In Washington and across the nation, Medicaid dollars have been critical to serving people who don't have insurance and can't afford to pay for mental health treatment. In the 2005-07 biennium, Medicaid dollars will pay 89 percent of the cost of Washington's $750 million community mental health program.

About one-third of the 127,000 adults and children served by the program in 2003 were not Medicaid-eligible. Most were poor; about three-quarters had incomes below the poverty line. Many failed to qualify because their monthly Social Security disability payments exceeded the income cutoff of $565.

"People who are not on Medicaid can be every bit as sick and every bit as poor as people who are eligible for Medicaid," said Gregory Robinson, executive director of Columbia River Mental Health Systems, the county's largest provider of community mental health treatment. "For example, people who are homeless can't qualify. And people who have been institutionalized in the jails lose their Medicaid, so they aren't eligible for transition services when they're released."

Programs endangered

Some of the Medicaid savings paid for innovative programs like the Mental Health Court, services to mentally ill jail inmates, and residential support. That no longer will be allowed.

Under the new contract, the state is prohibited from using Medicaid dollars to provide treatment in any mental health facility with more than 16 beds. Clark County has three such facilities.

Columbia River Mental Health Services no longer will be able to use Medicaid dollars to operate its 32-bed Elahan Place, which provides short-term housing and crisis care.

"We will have to reconfigure it," said spokeswoman Pat Stryker. "It will continue to operate in some form."

That could increase administrative costs, money that could otherwise be used to provide direct treatment.

Mentally ill people who live in two privately owned boarding homes, Evergreen Inn and Ridgefield Care Center, also will lose support. Savings from the Medicaid-managed care program previously paid for their care.

"We have 40 people in those two congregate care facilities," Burmaster said. "If we can't continue to fund residential services, that will contribute to more people in the homeless shelters, in the jails, on the streets."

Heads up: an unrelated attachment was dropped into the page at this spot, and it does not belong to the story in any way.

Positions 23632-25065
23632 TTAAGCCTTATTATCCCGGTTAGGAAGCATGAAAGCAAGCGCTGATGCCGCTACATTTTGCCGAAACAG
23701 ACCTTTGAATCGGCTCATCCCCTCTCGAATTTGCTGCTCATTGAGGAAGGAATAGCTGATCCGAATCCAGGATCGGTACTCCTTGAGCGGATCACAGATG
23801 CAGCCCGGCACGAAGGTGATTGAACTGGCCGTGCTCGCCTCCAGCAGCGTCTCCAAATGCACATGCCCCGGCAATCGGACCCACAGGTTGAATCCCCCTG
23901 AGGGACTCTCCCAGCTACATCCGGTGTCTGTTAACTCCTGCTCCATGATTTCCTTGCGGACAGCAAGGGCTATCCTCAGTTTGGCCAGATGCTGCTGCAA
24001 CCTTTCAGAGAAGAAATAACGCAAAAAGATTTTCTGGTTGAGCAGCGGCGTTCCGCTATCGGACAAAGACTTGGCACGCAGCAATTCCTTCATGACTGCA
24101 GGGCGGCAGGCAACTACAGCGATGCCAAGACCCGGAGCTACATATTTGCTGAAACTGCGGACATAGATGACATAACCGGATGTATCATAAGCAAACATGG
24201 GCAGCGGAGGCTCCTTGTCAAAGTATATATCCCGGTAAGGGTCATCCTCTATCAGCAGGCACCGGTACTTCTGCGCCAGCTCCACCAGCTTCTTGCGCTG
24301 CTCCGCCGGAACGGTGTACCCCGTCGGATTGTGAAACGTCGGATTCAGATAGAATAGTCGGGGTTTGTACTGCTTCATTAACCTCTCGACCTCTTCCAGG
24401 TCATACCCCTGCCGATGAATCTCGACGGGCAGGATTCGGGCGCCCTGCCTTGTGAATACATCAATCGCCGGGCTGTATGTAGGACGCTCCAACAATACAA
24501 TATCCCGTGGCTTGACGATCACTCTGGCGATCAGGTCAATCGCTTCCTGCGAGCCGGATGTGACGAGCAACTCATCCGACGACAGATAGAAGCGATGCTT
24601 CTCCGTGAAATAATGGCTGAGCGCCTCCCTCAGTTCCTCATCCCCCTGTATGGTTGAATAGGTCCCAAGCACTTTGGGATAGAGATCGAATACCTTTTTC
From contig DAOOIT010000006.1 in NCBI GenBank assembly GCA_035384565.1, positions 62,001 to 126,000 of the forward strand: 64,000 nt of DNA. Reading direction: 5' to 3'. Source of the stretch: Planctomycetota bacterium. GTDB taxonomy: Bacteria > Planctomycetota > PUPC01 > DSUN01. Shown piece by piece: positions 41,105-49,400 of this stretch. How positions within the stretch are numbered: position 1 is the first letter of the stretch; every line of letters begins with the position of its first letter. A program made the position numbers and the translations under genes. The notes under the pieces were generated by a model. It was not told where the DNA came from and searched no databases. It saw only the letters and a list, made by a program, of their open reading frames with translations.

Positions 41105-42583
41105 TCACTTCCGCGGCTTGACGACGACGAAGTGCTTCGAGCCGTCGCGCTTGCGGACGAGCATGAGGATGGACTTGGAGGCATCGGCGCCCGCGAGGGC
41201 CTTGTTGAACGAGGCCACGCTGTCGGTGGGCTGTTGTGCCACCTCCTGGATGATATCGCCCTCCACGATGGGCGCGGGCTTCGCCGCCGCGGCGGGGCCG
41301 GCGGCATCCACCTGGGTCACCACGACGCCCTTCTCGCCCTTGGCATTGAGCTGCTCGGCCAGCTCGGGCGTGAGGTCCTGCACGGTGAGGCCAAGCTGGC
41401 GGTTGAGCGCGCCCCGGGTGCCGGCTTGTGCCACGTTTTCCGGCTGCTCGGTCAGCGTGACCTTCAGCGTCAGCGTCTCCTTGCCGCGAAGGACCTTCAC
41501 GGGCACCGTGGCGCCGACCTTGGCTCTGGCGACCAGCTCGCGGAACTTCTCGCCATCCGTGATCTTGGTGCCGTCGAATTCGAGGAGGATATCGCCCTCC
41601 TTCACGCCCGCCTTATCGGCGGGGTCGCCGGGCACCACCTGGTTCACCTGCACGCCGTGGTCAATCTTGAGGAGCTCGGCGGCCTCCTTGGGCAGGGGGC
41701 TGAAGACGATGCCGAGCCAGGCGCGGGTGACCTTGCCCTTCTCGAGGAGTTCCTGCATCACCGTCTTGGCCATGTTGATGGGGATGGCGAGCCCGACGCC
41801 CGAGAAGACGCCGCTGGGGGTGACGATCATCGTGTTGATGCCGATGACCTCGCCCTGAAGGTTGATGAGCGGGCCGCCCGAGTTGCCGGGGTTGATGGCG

Savings from the Medicaid program paid about half the cost of operating the Mental Health Court. Now that program is struggling to survive. Burmaster said the county is trying to find a way to keep it afloat.

"It's gotten great evaluations," she said. "It's a service we want to continue. But it's a program we would have to use our very limited state dollars to sustain."

Task force urges funding

Washington's new contract also restricts coverage for Medicaid-eligible patients who suffer from specific mental illnesses, including children's attention-deficit and hyperactivity disorders, obsessive-compulsive disorders, and dementia associated with Alzheimer's.

"It's unfair that Washington is being punished for its efficiency, but unfortunately, we have no choice and simply must retain these services," said Rep. Eileen Cody, D-Seattle. "Local communities do not have the resources to cover this loss."

Cody served on a bipartisan task force that met for six months to develop a strategy for dealing with the restrictions on the use of Medicaid dollars.

In a report issued Dec. 8, the task force called on the governor-elect and the 2005 Legislature to immediately adopt a supplemental $20 million budget to cover the program through June 30, and to address long-term funding. Otherwise, the panel warned, the potential consequences for local communities and county budgets could be devastating.